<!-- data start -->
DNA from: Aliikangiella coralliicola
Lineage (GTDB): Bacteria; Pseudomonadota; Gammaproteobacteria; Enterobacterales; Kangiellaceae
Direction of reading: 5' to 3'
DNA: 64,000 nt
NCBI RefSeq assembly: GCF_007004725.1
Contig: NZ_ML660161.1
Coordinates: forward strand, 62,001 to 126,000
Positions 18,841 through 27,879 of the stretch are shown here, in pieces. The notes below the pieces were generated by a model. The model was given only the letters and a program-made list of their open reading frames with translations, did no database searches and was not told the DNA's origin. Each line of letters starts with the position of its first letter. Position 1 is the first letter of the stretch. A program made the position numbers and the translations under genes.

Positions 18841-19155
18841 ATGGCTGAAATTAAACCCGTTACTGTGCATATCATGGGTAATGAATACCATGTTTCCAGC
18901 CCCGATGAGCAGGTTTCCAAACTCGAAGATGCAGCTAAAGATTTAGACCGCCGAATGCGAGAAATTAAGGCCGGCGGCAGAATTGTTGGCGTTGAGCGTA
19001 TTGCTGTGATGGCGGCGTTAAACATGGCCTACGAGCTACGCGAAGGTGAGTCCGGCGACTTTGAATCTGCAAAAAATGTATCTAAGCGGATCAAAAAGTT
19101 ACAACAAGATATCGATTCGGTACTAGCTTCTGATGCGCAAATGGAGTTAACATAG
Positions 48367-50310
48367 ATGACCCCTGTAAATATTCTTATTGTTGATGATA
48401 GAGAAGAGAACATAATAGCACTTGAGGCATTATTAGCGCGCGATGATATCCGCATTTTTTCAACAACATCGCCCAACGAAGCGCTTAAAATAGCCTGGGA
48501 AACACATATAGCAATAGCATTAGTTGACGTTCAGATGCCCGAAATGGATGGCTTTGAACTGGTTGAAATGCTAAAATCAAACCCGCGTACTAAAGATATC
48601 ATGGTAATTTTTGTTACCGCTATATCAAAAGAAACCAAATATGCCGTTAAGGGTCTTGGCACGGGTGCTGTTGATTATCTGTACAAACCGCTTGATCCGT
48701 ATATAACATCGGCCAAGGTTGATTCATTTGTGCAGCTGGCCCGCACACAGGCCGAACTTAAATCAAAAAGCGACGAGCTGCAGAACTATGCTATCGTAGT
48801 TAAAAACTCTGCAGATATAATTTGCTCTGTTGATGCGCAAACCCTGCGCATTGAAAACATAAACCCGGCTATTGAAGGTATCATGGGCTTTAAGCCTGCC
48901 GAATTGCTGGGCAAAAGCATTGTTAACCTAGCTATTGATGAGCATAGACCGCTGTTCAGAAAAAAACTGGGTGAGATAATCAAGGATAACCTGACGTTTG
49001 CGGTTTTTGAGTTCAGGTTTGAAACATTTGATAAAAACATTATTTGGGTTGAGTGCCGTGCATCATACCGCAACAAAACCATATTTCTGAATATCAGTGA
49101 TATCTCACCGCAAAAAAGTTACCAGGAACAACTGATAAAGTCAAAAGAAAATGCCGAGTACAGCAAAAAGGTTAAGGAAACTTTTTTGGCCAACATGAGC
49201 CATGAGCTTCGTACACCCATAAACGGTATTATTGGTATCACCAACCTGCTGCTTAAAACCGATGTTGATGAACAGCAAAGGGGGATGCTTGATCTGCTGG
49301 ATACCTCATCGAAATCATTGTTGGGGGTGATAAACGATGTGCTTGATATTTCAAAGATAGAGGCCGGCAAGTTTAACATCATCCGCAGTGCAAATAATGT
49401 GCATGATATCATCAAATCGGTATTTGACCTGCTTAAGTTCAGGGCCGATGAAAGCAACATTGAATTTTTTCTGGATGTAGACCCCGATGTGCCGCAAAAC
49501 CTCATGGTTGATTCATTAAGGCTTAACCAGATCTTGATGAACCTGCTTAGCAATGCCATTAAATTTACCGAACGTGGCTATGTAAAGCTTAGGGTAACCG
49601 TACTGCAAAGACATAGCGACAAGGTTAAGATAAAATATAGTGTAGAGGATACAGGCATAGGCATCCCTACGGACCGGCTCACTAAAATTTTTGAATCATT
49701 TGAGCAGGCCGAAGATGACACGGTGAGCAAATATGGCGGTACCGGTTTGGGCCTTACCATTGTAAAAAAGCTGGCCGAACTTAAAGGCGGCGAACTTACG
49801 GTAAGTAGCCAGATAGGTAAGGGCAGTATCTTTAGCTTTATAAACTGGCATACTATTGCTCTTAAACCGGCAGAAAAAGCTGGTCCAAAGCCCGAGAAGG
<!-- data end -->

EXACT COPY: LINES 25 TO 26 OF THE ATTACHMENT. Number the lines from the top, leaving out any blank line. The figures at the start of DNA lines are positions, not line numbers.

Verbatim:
49301 ATACCTCATCGAAATCATTGTTGGGGGTGATAAACGATGTGCTTGATATTTCAAAGATAGAGGCCGGCAAGTTTAACATCATCCGCAGTGCAAATAATGT
49401 GCATGATATCATCAAATCGGTATTTGACCTGCTTAAGTTCAGGGCCGATGAAAGCAACATTGAATTTTTTCTGGATGTAGACCCCGATGTGCCGCAAAAC